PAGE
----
A recent Reuters article regarding the likelihood of a bankruptcy filing by the city of Detroit may come as a surprise to those who have heard nothing but positive spin on Motor City's resurgence since General Motors and Chrysler emerged from their Obama-manipulated bankruptcies. Who can forget Clint Eastwood's 2012 Super Bowl ad which gave a heartfelt tribute (paid for by Italian-owned Chrysler) trumpeting Detroit's comeback? It seems like the outlook is now not so rosy for Detroit as its emergency manager Kevyn Orr puts the odds of a bankruptcy for the city at 50/50.
The IRS scandal that revealed targeting of conservative groups by the Treasury Department has reopened speculation that the Obama-orchestrated auto bailouts unfairly targeted Republican-leaning dealerships for closure. Republican Congressmen Mike Kelly (PA) and Jim Renacci (OH) have penned a letter to Treasury Secretary Jack Lew requesting documentation so that an investigation can determine what criteria was used to shutter dealers that appear to have had one thing in common: their political affiliations.
It is being suggested that President Obama's reelection was at least in part helped by the auto industry bailouts, or more accurately, the portrayal of the bailouts by the president and the media. It is therefore important to surmise that the precedent setting auto bankruptcy proceedings saw billions of taxpayer dollars used to not only help the industry, but to fund the reelection of the sitting president that orchestrated the process.
General Motors is criticizing Mitt Romney for running an ad that says GM cut 15,000 jobs under the Obama Administration. The Detroit Free Press reported that GM spokesman Greg Martin (speaking about the Romney ad) stated, "No amount of campaign politics at its cynical worst will diminish our record of creating jobs in the U.S. and repatriating profits back to this country."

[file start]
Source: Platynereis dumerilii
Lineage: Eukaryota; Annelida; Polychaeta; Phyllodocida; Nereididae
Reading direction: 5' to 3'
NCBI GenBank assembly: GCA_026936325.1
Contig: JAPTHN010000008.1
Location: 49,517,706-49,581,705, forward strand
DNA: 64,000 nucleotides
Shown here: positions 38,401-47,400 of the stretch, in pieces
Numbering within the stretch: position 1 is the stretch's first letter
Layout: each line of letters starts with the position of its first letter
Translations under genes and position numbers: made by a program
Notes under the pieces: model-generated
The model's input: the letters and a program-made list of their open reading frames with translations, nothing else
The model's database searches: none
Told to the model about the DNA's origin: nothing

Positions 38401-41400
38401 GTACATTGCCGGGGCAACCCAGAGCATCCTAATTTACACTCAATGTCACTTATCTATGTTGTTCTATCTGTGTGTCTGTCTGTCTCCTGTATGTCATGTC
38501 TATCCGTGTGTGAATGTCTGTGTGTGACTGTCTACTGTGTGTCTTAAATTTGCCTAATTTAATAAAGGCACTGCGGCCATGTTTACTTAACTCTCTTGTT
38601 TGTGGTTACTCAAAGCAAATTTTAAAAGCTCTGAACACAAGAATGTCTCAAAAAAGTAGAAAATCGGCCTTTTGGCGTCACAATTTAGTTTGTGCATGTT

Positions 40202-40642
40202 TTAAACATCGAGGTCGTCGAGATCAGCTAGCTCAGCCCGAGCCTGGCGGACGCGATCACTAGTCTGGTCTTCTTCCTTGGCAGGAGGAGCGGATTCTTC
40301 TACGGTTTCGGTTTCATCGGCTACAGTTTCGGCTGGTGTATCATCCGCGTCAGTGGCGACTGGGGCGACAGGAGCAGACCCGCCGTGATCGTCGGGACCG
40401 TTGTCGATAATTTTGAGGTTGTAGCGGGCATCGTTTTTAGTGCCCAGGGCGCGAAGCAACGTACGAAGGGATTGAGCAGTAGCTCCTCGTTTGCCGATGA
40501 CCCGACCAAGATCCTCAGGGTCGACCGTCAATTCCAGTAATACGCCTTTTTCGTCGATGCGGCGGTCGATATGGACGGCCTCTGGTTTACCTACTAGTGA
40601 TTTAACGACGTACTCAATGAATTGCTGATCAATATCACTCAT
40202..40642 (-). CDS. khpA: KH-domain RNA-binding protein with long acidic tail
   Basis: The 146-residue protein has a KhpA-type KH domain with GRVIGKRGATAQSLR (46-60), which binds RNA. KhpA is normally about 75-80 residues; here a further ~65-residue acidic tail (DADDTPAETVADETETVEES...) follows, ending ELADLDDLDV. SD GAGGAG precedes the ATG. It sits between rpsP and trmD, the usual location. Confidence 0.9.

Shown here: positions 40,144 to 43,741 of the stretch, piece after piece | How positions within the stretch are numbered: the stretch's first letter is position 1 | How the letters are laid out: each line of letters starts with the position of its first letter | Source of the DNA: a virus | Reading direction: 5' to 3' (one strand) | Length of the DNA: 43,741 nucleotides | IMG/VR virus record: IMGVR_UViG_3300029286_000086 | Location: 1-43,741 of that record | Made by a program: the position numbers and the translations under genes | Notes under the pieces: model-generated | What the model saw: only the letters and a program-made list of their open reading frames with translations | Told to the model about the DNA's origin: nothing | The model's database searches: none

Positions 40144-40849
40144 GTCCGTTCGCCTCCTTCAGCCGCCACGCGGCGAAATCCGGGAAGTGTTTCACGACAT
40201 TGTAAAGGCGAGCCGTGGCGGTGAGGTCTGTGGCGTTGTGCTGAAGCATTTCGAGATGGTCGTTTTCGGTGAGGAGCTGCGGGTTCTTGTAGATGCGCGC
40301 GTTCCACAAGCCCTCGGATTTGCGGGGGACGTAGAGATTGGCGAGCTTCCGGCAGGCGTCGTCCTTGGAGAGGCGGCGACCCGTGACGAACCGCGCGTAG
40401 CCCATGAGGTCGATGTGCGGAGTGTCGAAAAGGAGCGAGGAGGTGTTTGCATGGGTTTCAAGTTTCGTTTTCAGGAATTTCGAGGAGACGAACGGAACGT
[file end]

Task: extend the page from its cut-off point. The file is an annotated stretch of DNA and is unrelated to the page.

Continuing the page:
Leaving aside for a moment the bigger issue of a taxpayer-supported entity improperly inserting itself in an election, lets examine the facts. A look at GM's annual SEC filings gives a clear picture of how many people were employed by the company both before and after the Obama Administration guided the company through a bankruptcy process.
Fiat CEO Sergio Marchionne discussed, in limited detail, some of the Italian company's plans for future production of its vehicles, including the Chrysler and Jeep brands, during an earnings conference call yesterday. There has been much recent speculation on the possibility that some of the once American-owned Chrysler Jeep vehicles will be outsourced and produced overseas.
Coming hot on the heels of speculation that some Jeep production may be moved to China comes a bombshell from a Bloomberg report. Fiat is now considering moving Chrysler and Jeep production to Italy.
According to the piece, "To counter the severe slump in European sales, (Fiat CEO Sergio) Marchionne is considering building Chrysler models in Italy, including Jeeps, for export to North America. The Italian government is evaluating tax rebates on export goods to help Fiat. Marchionne may announce details of his plan as soon as Oct. 30, the people said."
There is nothing like having unbiased media coverage of the all-important presidential campaign leading up to next week's election. And the media is nothing like unbiased. We see this playing out again as Mitt Romney is now being accused of misrepresenting a story that Bloomberg.com reported on Chrysler's potential outsourcing of Jeep manufacturing to China. A look at the original comments from the article gives evidence as to how unfair the criticism is and just how right Romney was for pointing out the likely future outsourcing of Jeep manufacturing.
American taxpayers should prepare themselves for another slap in the face, courtesy of the much-ballyhooed Obama auto bailouts. After spending about $85 billion to bail out Chrysler, General Motors and Ally Financial (formerly known as GMAC), taxpayers are being rewarded by Chrysler's parent company, Fiat, announcing that it is preparing to build its Jeep brand vehicles in China. In addition, according to a Bloomberg report, Fiat may end up building all of its vehicles in China, threatening the loss of more manufacturing jobs should the decision be carried out to move Chrysler manufacturing out of America.